By Odunewu Segun
There are indications that the 2018 budget estimates appropriation bill recently presented by President Muhammadu Buhari to the National Assembly may not be passed by the end of December 2017 as earlier planned, National Daily has gathered.
It was learnt that the poor implementation of the 2017 budget, coupled with a deluge of executive proposals to execute in and within the next seven weeks by the National Assembly may be responsible for this delay.
National Daily gathered that some of the executive proposals to be executed by the National assembly in the next seven weeks include; 2018-2020 Medium Term Expenditure Framework (MTEF) and Fiscal Strategy Paper (FSP); N135.6 billion virement; 2017 budgets of 28 Federal Government agencies and the $5.5 billion foreign loans.
Foster Ogola, a member of the Senate Public Accounts committee, said that due to poor implementation of the 2017 budget, the possibility of passing the 2018 budget into law before December 31st could as well be ruled out.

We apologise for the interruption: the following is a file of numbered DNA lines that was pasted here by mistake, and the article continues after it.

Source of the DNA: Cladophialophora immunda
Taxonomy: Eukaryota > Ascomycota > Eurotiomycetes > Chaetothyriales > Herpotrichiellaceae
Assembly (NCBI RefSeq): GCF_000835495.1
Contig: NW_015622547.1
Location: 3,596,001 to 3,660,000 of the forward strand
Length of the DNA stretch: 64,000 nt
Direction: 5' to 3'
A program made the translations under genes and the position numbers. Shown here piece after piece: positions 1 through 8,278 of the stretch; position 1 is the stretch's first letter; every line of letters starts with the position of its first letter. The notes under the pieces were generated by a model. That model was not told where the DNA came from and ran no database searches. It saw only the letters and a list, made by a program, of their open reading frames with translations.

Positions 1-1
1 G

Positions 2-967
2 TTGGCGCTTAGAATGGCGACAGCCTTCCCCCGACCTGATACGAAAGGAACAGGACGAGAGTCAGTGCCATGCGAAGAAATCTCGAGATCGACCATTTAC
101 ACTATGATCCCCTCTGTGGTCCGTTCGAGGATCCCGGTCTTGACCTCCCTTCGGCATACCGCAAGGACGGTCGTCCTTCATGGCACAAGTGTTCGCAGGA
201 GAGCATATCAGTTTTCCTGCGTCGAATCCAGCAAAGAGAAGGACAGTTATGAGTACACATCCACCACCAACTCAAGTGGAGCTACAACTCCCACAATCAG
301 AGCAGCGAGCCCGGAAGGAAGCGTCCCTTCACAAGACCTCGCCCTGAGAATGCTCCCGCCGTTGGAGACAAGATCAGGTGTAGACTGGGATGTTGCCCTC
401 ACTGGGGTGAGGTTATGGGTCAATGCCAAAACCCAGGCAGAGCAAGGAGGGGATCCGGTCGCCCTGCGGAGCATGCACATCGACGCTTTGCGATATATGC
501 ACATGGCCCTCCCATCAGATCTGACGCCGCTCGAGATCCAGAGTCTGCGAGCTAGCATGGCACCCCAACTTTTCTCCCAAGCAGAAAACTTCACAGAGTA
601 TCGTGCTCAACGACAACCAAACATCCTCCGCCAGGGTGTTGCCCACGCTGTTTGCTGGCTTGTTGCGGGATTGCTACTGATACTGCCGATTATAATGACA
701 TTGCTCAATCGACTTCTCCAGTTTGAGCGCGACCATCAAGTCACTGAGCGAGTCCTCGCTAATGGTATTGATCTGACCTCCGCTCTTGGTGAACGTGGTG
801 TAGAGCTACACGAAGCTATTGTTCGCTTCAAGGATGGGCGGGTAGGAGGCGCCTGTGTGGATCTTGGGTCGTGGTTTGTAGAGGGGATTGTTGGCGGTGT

“My assessment is that the implementation of the 2015, 2016 and the 2017 budgets have been poor because of the burden that comes with the budget. What I think has gone wrong is that the planning is done yearly under the medium term expenditure framework (mtef).”
He said countries that achieve milestones in budgeting have a five-year budget plan. “We must plan effectively on how to fund budget. Instead of bringing up an N8 trillion budget and achieving 20 percent, it is better we say N2 trillion budget and you are ensuring that you do everything possible to achieve.”
Ogola expressed concerns that the National Assembly’s refusal to stick to laws guiding budget preparations has always been the major challenge facing the Nation’s budgeting process.
Recall also that two Senators, John Enoh, Abdullahi Gumel and Danjuma Goje, members of the Joint Committee on Appropriation and Finance, in an Interactive session with Kemi Adeosun, Finance Minister, and Udoma Udo Udoma, Minister of Budget and National Planning, had expressed their opposition to rolling over 60% 2017’s budget to 2018, preferring rather to gradually transit to January-December financial year.